Hannah, who was Cheney's national security adviser, also worked in the State Department during the Clinton and first Bush administrations. He is likely to be named to the post in the coming weeks, according to the two individuals, who spoke on condition of anonymity because they weren't authorized to publicly discuss the appointment.
Most recently, Hannah has worked as a senior counselor at the Foundation for Defense of Democracies. The Washington-based think tank is close to the Trump administration and advocates hawkish policies on national security, and especially on Iran, whose growing influence in Syria has been a major concern for the United States and Israel.
Hannah's appointment comes as the U.S. and other countries struggle to advance U.N.-led efforts to secure a political solution to Syria's long civil war. The U.N. envoy for Syria, Staffan de Mistura, said Wednesday that the current situation is "as "violent and worrying and dangerous" a moment as he has seen in four years. He pointed to escalating violence that he said was undermining peace prospects and threatening the region's stability.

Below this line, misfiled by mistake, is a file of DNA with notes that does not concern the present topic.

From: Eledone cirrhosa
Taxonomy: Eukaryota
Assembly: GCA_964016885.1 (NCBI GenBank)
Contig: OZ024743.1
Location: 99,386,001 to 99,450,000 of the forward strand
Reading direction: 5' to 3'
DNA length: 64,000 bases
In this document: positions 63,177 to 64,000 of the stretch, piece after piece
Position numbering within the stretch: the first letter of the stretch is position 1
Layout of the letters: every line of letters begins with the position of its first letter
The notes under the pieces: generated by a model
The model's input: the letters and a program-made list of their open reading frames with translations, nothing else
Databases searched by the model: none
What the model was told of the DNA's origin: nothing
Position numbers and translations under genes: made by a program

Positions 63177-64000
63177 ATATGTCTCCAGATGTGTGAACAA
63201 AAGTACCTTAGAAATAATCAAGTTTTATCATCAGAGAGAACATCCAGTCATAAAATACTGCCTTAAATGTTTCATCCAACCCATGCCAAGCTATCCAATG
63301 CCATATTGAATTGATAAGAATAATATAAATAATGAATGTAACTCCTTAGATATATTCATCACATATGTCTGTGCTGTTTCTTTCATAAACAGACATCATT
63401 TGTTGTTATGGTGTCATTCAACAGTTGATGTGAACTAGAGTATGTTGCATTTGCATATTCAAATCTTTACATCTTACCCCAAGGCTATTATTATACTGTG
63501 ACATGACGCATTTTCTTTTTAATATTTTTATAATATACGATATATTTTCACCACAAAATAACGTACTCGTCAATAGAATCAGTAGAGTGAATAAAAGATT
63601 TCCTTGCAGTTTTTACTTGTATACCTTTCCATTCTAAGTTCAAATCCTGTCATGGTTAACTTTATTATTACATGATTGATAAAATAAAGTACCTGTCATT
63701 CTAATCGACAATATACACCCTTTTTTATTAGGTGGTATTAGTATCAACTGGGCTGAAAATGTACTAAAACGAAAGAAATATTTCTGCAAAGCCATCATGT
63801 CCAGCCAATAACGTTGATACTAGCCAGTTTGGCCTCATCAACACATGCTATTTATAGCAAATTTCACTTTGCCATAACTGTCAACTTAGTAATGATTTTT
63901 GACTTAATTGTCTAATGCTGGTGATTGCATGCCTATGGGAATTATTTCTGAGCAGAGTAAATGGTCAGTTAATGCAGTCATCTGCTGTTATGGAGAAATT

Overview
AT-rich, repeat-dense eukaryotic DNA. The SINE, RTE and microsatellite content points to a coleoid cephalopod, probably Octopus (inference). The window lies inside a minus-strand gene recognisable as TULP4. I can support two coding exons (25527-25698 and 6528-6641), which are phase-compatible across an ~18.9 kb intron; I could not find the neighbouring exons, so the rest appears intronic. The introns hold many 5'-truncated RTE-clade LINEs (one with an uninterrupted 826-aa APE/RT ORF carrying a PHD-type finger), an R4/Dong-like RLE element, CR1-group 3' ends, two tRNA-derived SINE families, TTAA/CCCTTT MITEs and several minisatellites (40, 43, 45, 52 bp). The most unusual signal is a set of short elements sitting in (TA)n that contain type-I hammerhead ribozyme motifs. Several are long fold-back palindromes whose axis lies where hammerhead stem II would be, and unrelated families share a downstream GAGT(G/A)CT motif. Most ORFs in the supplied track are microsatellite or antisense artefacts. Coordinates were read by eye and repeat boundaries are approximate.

Until recently, U.S. efforts in Syria were largely focused on fighting the Islamic State group, which is still active in certain pockets of the country but no longer controls vast swaths of territory. The Trump administration has cautioned against letting up until the extremist group is totally defeated. Meanwhile, a small number of State Department officials are also in Syria helping to coordinate humanitarian aid and restore stability to areas liberated from IS.
Hannah's selection was first reported by the newspaper Al-Monitor. Hannah didn't respond to a request for comment.
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